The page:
One thing you can say about the solid, disciplined game plan is that it does nothing for the anxious fan. This was a performance of magnificent control, but it can take years from your life.

The game started with a frenetic energy as the hosts looked to get at their visitors early. There was a difference to AZ in this game, their left side revamped by the returns of the impressive left back Milos Kerkez and mercurial Swedish winger Jesper Karlsson.

Where last week, attacks down the left seemed to end each time in a steady and safe pass back inside, the pair added a dynamism and intent that gave Bowen and Kehrer a completely different challenge on the flank.

The Swede seemed to be the focal point, the star they would rely on to produce something memorable. He and Kerkez certainly tried, with a large part of their play focused down the left, but they were matched and mostly bettered by the combination of Bowen and Kehrer, ably supported by Soucek and Zouma, to keep West Ham in control.

Whilst the possession stats would give the impression the home side bossed the game - a 64-36 in their favour. But you would have to know little about David Moyes's West Ham to believe that as read, because this side can play very comfortably without the ball.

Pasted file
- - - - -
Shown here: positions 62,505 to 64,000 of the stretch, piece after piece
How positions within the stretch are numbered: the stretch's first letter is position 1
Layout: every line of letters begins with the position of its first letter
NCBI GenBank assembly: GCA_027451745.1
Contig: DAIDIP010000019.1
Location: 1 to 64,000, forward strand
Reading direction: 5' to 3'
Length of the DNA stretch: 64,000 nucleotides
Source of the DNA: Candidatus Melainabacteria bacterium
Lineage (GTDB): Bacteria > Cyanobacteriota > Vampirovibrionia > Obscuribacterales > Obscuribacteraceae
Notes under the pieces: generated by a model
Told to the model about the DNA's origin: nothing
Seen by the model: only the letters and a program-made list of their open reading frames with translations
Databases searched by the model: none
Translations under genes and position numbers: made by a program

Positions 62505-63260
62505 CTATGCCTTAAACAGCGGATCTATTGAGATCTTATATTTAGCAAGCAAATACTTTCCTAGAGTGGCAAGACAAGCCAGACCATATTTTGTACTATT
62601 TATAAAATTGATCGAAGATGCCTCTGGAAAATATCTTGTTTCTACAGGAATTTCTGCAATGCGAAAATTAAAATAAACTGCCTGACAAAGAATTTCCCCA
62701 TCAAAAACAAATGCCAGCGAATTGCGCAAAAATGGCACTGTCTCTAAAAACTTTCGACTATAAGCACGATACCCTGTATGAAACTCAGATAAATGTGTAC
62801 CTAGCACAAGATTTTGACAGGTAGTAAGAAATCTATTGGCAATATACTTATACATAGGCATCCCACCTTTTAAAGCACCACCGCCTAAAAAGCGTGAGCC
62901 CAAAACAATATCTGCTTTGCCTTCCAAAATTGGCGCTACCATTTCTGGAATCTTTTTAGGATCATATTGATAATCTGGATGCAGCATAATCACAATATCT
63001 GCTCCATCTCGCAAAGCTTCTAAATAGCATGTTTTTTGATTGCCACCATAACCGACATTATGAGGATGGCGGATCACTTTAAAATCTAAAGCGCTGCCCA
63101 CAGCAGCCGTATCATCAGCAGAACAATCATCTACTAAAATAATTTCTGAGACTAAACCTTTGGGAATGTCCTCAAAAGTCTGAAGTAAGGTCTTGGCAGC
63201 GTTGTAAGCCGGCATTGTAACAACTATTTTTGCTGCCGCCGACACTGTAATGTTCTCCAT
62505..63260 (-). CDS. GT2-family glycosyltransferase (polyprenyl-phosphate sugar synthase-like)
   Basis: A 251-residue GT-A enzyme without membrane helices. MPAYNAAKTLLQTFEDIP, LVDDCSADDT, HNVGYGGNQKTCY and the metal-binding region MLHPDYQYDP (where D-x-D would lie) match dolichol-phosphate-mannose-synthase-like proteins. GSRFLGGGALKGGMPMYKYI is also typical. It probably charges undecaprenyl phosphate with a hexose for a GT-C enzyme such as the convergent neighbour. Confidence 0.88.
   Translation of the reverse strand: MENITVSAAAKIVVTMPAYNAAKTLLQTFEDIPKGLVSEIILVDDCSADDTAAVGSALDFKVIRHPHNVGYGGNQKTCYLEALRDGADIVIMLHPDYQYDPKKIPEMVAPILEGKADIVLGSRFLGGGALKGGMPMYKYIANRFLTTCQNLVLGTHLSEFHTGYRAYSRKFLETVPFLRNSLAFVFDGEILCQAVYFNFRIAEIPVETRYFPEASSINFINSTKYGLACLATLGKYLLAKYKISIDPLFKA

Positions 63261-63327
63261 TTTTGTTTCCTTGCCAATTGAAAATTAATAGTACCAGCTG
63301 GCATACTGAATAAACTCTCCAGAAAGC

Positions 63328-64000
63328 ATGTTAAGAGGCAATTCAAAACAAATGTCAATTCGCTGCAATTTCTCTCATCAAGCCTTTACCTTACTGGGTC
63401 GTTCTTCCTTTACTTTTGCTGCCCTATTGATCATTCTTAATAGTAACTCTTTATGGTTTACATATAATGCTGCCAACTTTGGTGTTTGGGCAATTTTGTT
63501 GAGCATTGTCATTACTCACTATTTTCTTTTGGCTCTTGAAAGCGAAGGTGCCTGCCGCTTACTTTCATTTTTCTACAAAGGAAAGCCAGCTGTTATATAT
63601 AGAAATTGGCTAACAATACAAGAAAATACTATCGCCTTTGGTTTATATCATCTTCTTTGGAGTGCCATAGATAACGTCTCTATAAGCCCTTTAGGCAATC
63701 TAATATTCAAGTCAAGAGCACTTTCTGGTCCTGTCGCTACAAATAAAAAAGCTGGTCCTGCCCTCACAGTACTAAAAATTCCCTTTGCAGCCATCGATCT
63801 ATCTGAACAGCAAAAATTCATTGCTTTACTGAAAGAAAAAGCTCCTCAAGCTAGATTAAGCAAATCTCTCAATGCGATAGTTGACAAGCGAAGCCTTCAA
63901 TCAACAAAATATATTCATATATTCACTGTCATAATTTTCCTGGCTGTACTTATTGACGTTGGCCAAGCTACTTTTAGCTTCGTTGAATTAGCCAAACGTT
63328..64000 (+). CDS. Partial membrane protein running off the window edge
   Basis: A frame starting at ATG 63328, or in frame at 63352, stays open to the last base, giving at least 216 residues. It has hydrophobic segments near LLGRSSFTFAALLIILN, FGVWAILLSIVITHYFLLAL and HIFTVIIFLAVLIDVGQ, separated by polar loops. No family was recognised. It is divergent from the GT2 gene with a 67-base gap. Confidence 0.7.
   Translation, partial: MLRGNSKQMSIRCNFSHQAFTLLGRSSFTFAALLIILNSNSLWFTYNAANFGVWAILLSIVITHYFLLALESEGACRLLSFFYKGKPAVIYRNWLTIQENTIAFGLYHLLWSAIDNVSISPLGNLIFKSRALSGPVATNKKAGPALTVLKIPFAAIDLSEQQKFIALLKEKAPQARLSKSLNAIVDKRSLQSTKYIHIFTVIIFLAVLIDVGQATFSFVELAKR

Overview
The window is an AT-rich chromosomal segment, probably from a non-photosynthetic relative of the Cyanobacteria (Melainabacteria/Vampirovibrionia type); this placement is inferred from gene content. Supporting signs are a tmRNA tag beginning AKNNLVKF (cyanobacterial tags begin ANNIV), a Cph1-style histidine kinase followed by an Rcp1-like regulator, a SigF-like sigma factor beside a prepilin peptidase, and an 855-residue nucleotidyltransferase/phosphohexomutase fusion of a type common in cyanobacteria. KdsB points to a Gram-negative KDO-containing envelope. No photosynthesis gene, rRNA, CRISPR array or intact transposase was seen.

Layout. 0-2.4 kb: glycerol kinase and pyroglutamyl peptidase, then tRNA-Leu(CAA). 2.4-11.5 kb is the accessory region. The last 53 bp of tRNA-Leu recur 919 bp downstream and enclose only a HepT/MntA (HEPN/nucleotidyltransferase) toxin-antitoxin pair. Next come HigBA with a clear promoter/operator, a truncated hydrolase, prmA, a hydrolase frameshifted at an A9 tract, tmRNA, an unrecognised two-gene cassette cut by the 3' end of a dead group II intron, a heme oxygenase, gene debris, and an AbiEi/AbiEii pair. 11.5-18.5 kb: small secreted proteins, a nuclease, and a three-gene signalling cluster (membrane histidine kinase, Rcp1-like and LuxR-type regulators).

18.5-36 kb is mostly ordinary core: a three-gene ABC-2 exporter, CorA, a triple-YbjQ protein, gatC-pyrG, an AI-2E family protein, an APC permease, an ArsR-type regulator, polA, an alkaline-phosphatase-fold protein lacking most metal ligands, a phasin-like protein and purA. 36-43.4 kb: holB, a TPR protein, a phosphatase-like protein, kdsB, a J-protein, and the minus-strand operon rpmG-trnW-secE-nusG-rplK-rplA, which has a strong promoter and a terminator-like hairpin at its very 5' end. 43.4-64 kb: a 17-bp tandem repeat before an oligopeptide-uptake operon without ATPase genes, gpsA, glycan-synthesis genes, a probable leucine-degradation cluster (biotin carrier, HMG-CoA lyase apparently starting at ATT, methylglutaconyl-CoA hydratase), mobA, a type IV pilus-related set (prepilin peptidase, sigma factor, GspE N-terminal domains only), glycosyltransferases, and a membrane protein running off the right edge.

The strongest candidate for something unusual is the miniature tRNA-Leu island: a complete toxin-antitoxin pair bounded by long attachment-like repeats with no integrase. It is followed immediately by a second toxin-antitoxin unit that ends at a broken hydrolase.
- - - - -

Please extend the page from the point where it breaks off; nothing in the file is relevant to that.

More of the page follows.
What they had failed to add for much of last week's match was a counter-attacking threat, but they found it here in Alkmaar, and it changed the tone of the game completely. Whilst AZ may have controlled possession, it was West Ham who looked the more dangerous.

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All they missed was that final touch. Bowen snatched at an early half chance, and Paqueta made a couple wonderful breaks up field but failed with the final pass.

The Brazilian has stepped up recently and was superb again here, floating between midfield and attack, helping West Ham to break as they defended in a 4-4-2, lead by him and Antonio.

Until Fornals's stoppage time winner, it was the Brazilian who had come closest after another brilliant counter.

Rice had played the ball to Antonio on the halfway line, and the striker introduced his marker to the physicality and skill he can find in one move. Antonio backed into his man, buffeted him aside and turned to run at the exposed defence. His pass to the right was perfect for Paqueta, who carried, cut inside onto his left and curled an effort to the far corner which beat Mat Ryan in the AZ goal, but could only find the outside of the post.

It was one of a flurry of half chances. Benrahma should have done better when finding a pocket of space on the edge of the area, but blazed over when set for better, before Antonio and Soucek combined in the AZ box, but Ryan did well to cut out the Czech midfielder's square ball.

The slender lead gave the fixture a tense backdrop, a goal for either team would completely change the tone of proceedings.

It's why every moment inside the West Ham box made the heart falter. It didn't help that there was the odd moment of panic, especially true moments before half time as a shot inside the box was sliced across the face of goal, forcing Areola to close down an AZ forward on the byline. His eventual cutback was met by a solid shot, and that was met by a better block to force it wide.